One of the reasons that Columbine, in particular, is important, is that it dispels myths about both persons and policy that grew up in the wake of the shooting. Cullen’s reporting dismantled the idea that Harris and Klebold were social outcasts of some variety, or members of the Trenchcoat Mafia. The point ends up being, in this case as in others, not that schools should monitor social cliques more carefully or ban certain kinds of clothes from campus, but that officials and adults involved with the boys before their killings should have taken available warning signs seriously, and existing procedures should have been followed to their logical conclusions. If Detective Mike Guerra’s search warrant, based on evidence that suggested Harris might be constructing pipe bombs, had been authorized and executed, Harris and the writings on his website might have been recognized for the serious threats they were. If Wayne Harris, Eric’s father, who meticulously documented his son’s troubles, what he believed to be the roots of them, and the punishments he meted out to his son hadn’t believed that another boy was the problem, noting, “Brooks Brown is out to get Eric. Brooks had problems with other boys. Manipulative & Con Artist,” his serious approach to his seriously malevolent son, combined with functional law enforcement efforts, might have helped avert a disaster.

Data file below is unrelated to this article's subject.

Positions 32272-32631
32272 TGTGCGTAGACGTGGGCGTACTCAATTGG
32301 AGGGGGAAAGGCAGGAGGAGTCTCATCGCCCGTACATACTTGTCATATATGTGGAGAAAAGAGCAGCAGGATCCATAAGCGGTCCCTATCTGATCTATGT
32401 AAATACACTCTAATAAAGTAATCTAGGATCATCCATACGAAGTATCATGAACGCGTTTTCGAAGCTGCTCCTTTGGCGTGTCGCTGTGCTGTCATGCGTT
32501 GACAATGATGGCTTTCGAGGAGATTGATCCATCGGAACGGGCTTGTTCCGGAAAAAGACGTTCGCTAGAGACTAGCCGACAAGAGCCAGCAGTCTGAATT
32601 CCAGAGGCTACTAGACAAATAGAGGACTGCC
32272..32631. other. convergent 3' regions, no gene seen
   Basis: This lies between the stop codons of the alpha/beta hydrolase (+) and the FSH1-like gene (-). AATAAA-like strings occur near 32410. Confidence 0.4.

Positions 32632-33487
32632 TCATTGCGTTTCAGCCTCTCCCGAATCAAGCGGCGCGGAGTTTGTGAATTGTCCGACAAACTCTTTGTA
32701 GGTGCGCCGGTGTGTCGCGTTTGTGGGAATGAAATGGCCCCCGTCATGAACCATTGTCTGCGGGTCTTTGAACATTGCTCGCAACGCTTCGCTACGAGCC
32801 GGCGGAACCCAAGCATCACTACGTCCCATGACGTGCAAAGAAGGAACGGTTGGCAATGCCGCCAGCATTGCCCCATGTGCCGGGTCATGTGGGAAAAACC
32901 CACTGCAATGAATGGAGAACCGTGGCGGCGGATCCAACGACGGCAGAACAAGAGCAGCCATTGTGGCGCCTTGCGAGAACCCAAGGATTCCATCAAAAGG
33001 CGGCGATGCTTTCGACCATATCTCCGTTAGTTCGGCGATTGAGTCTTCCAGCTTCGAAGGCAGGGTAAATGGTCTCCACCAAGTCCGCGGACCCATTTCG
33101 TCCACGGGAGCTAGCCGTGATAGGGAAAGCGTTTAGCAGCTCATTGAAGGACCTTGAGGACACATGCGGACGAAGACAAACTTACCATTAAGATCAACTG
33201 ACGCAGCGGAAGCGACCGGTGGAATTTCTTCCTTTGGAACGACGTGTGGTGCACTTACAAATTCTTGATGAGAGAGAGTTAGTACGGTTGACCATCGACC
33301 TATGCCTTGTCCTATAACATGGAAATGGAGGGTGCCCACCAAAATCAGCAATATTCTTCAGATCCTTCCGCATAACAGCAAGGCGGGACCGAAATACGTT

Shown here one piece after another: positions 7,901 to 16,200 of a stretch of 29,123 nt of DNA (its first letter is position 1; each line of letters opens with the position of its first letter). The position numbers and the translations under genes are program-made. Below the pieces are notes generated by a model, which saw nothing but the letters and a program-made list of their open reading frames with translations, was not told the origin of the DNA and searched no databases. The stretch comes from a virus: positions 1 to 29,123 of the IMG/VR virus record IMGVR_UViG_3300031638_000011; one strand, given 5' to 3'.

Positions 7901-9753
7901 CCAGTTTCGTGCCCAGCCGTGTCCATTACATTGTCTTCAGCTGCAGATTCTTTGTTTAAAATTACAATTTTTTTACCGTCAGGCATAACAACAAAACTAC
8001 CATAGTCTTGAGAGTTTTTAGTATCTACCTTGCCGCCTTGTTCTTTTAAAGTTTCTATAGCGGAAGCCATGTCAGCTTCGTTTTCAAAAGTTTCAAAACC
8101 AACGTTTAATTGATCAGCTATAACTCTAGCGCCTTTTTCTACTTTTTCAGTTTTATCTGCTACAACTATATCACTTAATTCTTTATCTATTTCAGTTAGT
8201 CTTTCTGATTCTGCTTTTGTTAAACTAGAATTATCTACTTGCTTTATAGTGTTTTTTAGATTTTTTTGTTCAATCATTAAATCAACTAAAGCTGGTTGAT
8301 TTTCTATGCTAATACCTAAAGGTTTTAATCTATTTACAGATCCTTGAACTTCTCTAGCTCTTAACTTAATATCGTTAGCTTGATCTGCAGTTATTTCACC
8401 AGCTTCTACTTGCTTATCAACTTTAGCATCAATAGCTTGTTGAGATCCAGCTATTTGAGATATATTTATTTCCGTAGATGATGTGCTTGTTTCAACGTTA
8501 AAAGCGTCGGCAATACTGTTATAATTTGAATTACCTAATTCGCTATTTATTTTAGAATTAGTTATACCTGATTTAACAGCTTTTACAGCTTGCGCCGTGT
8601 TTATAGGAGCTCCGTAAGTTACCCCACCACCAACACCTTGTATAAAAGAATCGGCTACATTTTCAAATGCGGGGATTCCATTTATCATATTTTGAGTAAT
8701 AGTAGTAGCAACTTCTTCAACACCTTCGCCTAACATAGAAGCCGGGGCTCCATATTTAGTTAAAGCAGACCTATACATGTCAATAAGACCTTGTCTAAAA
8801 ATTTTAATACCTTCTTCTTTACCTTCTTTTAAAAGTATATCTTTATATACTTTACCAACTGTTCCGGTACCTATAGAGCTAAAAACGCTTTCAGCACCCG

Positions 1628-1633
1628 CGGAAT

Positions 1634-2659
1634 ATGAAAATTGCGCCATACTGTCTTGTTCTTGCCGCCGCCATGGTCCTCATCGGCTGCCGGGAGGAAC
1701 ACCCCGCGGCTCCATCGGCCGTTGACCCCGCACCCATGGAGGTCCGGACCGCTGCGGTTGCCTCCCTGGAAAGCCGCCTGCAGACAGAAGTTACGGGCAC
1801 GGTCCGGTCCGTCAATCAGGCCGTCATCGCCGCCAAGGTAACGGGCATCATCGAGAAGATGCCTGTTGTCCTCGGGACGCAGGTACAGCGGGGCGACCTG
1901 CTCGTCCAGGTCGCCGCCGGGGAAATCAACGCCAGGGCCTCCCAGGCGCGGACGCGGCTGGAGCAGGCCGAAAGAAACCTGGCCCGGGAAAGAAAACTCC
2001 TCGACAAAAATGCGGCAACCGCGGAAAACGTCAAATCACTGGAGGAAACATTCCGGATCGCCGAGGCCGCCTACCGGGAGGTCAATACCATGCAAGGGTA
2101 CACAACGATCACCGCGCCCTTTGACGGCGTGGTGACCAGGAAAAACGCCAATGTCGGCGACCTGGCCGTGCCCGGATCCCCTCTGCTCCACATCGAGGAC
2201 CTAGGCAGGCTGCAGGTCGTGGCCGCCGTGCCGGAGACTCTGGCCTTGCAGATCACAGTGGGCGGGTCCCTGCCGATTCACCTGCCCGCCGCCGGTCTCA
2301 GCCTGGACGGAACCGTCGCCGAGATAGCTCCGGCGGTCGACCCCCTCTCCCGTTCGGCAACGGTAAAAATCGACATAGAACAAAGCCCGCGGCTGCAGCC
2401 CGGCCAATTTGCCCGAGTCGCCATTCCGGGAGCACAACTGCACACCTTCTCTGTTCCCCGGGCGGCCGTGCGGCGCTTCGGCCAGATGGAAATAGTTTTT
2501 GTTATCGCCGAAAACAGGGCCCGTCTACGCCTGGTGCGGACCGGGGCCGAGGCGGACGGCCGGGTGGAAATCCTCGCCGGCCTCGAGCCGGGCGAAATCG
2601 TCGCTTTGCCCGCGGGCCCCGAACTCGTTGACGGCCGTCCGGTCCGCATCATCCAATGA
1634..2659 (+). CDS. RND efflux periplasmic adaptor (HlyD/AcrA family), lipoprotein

We like narratives that point to entirely unaddressed issues, often cultural ones, however useless they may be, because they give us something to do that doesn’t involve rectifying past mistakes. And it’s easier to institute a dress code than gun control laws—even if both infringe on personal freedom, gun owners have better lobbyists than teenagers. But we need to report on killers and their lives to avoid falling into easy, false narratives about causation, if only because it often proves more important to fix existing safeguards than to impose new ones.